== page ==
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As Woody Allen once proclaimed, “Don’t knock masturbation. It’s sex with someone I love.” (Another East Coast Jewish male….coincidence? I think not.)  Anyway, in addition to the massive amounts of masturbation, self-love, onanism, jerking off, spanking the monkey and all the other euphemisms for getting oneself off,  there are also some interesting mentions of food in conjunction with Portnoy’s fetishes. Warning: this passage is quite explicit.

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At the Saturday afternoon movie I would leave my friends to go off to the candy machine – and wind up in a distant balcony seat, squirting my seed into the empty wrapper from a Mounds bar. On an outing of our family association, I once cored an apple, saw to my astonishment…….what it looked like, and ran off into the woods to fall upon the orifice of the fruit, pretending that the cool and mealy hole was actually between the legs of that mythical being who always called me Big Boy when she pleaded for what no girl in all recorded history had ever had. “Oh shove it in me, Big Boy,” cried the cored apple that I banged silly on that picnic. “Big Boy, Big boy, oh give me all you’ve got,” begged the empty milk bottle that I kept hidden………”Come, Big Boy, come,” screamed the maddened piece of liver that…….I bought one afternoon at a butcher shop and……….violated behind a billboard on the way to a bar mitzvah lesson.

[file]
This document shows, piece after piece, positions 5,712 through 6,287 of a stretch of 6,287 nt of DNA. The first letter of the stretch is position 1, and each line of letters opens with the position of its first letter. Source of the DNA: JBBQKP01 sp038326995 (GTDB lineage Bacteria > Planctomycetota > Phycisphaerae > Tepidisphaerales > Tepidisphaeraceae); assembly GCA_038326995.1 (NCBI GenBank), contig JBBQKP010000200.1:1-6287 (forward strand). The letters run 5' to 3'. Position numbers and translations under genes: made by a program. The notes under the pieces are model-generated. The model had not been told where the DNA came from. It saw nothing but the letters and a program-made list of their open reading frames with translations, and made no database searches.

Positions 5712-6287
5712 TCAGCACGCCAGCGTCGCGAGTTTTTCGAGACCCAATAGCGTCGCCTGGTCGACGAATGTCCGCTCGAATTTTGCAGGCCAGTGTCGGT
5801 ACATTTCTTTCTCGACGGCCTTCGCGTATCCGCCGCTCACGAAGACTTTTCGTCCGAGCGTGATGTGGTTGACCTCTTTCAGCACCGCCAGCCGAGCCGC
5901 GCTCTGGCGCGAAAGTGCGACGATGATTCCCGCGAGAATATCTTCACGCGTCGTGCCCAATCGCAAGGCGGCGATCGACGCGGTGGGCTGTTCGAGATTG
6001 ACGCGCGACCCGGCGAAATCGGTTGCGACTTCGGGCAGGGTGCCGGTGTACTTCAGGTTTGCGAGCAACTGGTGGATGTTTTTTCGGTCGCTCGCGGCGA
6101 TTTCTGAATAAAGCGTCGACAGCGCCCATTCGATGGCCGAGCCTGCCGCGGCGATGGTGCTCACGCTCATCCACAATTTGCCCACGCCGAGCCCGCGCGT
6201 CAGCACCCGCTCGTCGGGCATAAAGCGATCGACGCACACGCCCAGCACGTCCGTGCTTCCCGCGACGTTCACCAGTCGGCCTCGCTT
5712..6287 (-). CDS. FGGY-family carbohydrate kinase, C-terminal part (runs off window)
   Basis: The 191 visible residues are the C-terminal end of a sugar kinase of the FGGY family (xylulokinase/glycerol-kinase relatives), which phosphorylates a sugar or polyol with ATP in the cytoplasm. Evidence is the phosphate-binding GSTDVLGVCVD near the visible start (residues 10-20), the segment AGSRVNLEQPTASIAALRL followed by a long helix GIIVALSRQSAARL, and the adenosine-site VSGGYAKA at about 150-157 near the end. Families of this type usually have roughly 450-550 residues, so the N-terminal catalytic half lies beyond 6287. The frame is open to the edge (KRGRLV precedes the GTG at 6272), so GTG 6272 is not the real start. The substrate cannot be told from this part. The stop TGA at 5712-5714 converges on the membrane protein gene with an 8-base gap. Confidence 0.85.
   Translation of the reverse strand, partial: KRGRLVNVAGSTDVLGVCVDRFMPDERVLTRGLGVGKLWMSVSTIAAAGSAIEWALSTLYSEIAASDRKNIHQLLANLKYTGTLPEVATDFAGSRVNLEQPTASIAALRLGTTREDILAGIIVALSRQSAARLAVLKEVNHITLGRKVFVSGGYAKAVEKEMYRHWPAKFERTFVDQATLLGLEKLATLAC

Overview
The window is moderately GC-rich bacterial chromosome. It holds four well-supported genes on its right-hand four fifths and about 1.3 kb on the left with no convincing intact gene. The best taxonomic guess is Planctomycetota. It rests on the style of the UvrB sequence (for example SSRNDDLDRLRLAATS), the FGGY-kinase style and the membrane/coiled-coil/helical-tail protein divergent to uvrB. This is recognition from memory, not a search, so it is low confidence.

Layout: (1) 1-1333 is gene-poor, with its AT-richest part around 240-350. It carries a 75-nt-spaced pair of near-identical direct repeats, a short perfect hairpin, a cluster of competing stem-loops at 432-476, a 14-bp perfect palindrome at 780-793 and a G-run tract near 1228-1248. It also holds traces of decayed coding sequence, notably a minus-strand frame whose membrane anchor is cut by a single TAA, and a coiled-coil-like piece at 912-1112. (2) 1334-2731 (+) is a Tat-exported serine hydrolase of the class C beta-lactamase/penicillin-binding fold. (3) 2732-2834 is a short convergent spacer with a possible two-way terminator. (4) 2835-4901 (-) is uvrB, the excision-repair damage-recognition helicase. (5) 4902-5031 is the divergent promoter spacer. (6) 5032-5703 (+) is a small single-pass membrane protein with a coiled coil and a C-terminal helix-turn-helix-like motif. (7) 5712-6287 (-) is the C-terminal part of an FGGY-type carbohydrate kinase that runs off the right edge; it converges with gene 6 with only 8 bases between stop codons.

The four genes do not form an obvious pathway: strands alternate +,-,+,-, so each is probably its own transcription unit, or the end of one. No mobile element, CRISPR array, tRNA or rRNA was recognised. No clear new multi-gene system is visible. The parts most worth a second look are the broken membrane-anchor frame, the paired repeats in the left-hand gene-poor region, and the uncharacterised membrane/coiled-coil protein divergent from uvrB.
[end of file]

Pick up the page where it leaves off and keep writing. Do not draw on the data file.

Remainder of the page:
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See? I told you. Anyway, don’t you just crave some type of apple dessert after reading that passage? Me, too! Portnoy’s mother, in addition to her many other quirks, is constantly referred to as an amazing cook, baking a cake that tastes like a banana, so here goes with my foodie take, an apple and banana cake. I left off the cream frosting, though, as I’m sure you can understand why.

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INGREDIENTS
1 and 1/2 cups flour
1/2 cup cornstarch
1/2 cup granulated sugar
1/2 teaspoon salt
2 teaspoons baking soda
2 teaspoons ground cinnamon
3 large apples, any type. I chose a Gala, a Red Delicious, and a Granny Smith.